Economies are inherently cyclical in nature. Given that, ACT Research says, the prosperity of 2019 will likely contribute to a “tougher” 2020 for the medium- and heavy-duty truck markets in North America.
According to the transportation research firm’s latest State of the Industry North American Classes 5-8 Report, although a recession is unlikely next year, uncertainty regarding the economy in the latter half of 2019 will detrimentally affect medium- and heavy-duty truck markets next year.
“After peak build and sales in 2019, significant declines are ahead in 2020, as sales and build will follow trends in net orders and backlog volumes lower in their respective markets,” said Kenny Vieth, ACT Research’s President and Senior Analyst. He explained, “Recent articles point to a growing belief that a recession is likely to be averted in 2020, so the economic ‘days’ are likely to become brighter as we move through 2020. Unfortunately for the industry, the expected rebound will not come soon enough, or be robust enough, to take a sharp equipment downturn off the table.”
ACT’s State of the Industry: NA Classes 5-8 report provides a monthly look at the current production, sales, and general state of the on-road heavy and medium duty commercial vehicle markets in North America. It differentiates market indicators by Class 5, Classes 6-7 chassis and Class 8 trucks and tractors, detailing measures such as backlog, build, inventory, new orders, cancellations, net orders, and retail sales. Additionally, Class 5 and Classes 6-7 are segmented by trucks, buses, RVs, and step van configurations, while Class 8 is segmented by trucks and tractors with and without sleeper cabs. This report includes a six-month industry build plan, backlog timing analysis, historical data from 1996 to the present in spreadsheet format, and a ready-to-use graph package. A first-look at preliminary net orders is also published in conjunction with this report.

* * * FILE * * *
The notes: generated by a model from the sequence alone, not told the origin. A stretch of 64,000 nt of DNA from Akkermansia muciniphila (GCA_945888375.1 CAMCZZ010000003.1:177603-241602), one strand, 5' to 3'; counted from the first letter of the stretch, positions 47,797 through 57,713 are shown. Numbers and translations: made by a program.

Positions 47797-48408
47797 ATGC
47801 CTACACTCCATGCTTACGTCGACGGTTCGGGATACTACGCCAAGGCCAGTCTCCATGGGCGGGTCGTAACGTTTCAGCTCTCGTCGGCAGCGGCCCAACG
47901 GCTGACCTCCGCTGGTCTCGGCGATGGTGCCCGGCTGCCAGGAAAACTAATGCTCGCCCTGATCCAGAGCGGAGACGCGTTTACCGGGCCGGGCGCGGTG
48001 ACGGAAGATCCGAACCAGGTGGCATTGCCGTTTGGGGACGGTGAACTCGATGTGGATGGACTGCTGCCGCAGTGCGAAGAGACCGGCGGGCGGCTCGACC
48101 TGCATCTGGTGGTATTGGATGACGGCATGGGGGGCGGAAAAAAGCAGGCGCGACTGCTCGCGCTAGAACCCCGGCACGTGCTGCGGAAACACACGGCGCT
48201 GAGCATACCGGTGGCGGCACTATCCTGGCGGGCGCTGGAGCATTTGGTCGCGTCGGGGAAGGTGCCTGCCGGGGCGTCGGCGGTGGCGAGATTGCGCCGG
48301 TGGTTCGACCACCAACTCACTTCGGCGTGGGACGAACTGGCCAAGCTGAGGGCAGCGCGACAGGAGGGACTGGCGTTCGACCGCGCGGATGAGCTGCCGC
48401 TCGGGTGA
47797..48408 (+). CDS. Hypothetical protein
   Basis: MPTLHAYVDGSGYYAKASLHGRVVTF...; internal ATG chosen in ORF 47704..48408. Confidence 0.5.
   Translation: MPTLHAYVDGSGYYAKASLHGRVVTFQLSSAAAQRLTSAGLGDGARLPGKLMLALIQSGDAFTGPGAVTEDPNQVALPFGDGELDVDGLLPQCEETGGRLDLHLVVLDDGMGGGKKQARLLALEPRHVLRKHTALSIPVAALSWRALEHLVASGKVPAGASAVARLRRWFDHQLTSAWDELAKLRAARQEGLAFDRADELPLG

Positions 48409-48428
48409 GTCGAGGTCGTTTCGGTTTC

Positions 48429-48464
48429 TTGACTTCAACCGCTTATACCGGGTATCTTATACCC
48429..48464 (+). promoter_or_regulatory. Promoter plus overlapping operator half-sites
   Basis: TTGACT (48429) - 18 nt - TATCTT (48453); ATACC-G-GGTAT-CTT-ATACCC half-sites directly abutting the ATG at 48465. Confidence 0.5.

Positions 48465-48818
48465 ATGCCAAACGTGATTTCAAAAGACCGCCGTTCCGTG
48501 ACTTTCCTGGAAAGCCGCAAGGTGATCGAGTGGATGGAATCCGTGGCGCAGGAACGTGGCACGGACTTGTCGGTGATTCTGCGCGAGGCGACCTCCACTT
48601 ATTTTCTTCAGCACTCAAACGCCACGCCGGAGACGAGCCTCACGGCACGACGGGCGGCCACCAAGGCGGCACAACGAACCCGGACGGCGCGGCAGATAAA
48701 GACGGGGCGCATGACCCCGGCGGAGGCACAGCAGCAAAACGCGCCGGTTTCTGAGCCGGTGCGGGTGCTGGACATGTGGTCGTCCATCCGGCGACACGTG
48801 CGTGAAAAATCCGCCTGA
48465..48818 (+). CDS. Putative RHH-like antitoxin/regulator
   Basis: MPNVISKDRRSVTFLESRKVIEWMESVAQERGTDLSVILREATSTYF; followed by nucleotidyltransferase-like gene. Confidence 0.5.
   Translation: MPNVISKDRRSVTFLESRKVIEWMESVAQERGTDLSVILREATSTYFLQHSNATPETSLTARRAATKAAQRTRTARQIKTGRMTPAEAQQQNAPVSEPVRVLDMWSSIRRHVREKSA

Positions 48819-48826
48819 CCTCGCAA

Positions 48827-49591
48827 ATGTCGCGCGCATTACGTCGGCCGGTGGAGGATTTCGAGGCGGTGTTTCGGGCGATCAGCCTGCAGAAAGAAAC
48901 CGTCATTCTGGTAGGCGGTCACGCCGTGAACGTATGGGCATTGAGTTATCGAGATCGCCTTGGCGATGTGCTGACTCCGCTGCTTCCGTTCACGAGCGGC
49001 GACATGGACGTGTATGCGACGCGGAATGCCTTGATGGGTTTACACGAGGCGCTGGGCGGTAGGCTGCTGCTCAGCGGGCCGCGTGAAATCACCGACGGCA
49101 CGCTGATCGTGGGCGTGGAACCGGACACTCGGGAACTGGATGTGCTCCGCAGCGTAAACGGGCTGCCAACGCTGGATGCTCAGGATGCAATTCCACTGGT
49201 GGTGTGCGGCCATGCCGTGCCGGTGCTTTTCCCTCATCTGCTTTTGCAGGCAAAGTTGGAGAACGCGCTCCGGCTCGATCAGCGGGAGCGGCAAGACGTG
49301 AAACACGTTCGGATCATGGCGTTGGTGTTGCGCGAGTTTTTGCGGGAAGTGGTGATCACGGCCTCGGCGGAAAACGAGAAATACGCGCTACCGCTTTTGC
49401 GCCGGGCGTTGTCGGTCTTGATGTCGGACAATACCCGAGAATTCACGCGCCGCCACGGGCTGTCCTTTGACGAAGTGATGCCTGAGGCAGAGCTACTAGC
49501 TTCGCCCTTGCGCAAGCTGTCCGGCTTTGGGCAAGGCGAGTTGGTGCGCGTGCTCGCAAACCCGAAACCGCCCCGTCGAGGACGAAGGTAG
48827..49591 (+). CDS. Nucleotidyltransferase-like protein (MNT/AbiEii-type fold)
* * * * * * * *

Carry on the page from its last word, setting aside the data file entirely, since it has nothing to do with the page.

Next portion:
Looking specifically at the North American Class 8 market, Vieth said, “After October’s modest order strength, November data quelled thoughts of a better-than-expected order season, with November’s booking down about 4,400 units from the previous month.”
Regarding the medium duty markets, Vieth noted that, Weakness has spread in medium duty demand. The drivers of lower build rates are weak orders, falling backlogs, and elevated inventories. That weakness in turn is driven by the above-trend buying of the past 18 months, leading to slowing demand for trucks and RVs.”